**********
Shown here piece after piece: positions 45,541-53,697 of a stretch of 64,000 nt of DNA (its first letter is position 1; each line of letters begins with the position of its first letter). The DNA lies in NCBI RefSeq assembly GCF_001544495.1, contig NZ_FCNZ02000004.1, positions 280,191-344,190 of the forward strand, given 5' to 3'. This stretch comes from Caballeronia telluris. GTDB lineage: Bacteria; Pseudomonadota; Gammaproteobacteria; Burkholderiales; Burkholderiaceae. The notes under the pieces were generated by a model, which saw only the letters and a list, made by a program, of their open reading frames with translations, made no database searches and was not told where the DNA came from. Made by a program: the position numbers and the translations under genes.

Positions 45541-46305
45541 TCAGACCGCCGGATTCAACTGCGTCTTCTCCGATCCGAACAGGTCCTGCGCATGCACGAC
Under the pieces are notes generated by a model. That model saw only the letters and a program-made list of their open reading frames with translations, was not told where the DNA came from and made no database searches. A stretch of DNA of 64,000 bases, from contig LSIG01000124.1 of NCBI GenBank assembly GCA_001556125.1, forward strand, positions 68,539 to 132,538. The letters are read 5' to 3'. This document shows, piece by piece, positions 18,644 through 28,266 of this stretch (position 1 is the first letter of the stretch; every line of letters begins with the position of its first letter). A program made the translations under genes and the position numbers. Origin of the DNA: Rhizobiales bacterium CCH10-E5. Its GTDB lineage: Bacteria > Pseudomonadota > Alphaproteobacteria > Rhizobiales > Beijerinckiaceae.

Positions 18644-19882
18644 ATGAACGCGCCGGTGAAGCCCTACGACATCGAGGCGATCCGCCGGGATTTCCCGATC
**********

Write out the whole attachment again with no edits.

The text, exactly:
Shown here piece after piece: positions 45,541-53,697 of a stretch of 64,000 nt of DNA (its first letter is position 1; each line of letters begins with the position of its first letter). The DNA lies in NCBI RefSeq assembly GCF_001544495.1, contig NZ_FCNZ02000004.1, positions 280,191-344,190 of the forward strand, given 5' to 3'. This stretch comes from Caballeronia telluris. GTDB lineage: Bacteria; Pseudomonadota; Gammaproteobacteria; Burkholderiales; Burkholderiaceae. The notes under the pieces were generated by a model, which saw only the letters and a list, made by a program, of their open reading frames with translations, made no database searches and was not told where the DNA came from. Made by a program: the position numbers and the translations under genes.

Positions 45541-46305
45541 TCAGACCGCCGGATTCAACTGCGTCTTCTCCGATCCGAACAGGTCCTGCGCATGCACGAC
Under the pieces are notes generated by a model. That model saw only the letters and a program-made list of their open reading frames with translations, was not told where the DNA came from and made no database searches. A stretch of DNA of 64,000 bases, from contig LSIG01000124.1 of NCBI GenBank assembly GCA_001556125.1, forward strand, positions 68,539 to 132,538. The letters are read 5' to 3'. This document shows, piece by piece, positions 18,644 through 28,266 of this stretch (position 1 is the first letter of the stretch; every line of letters begins with the position of its first letter). A program made the translations under genes and the position numbers. Origin of the DNA: Rhizobiales bacterium CCH10-E5. Its GTDB lineage: Bacteria > Pseudomonadota > Alphaproteobacteria > Rhizobiales > Beijerinckiaceae.

Positions 18644-19882
18644 ATGAACGCGCCGGTGAAGCCCTACGACATCGAGGCGATCCGCCGGGATTTCCCGATC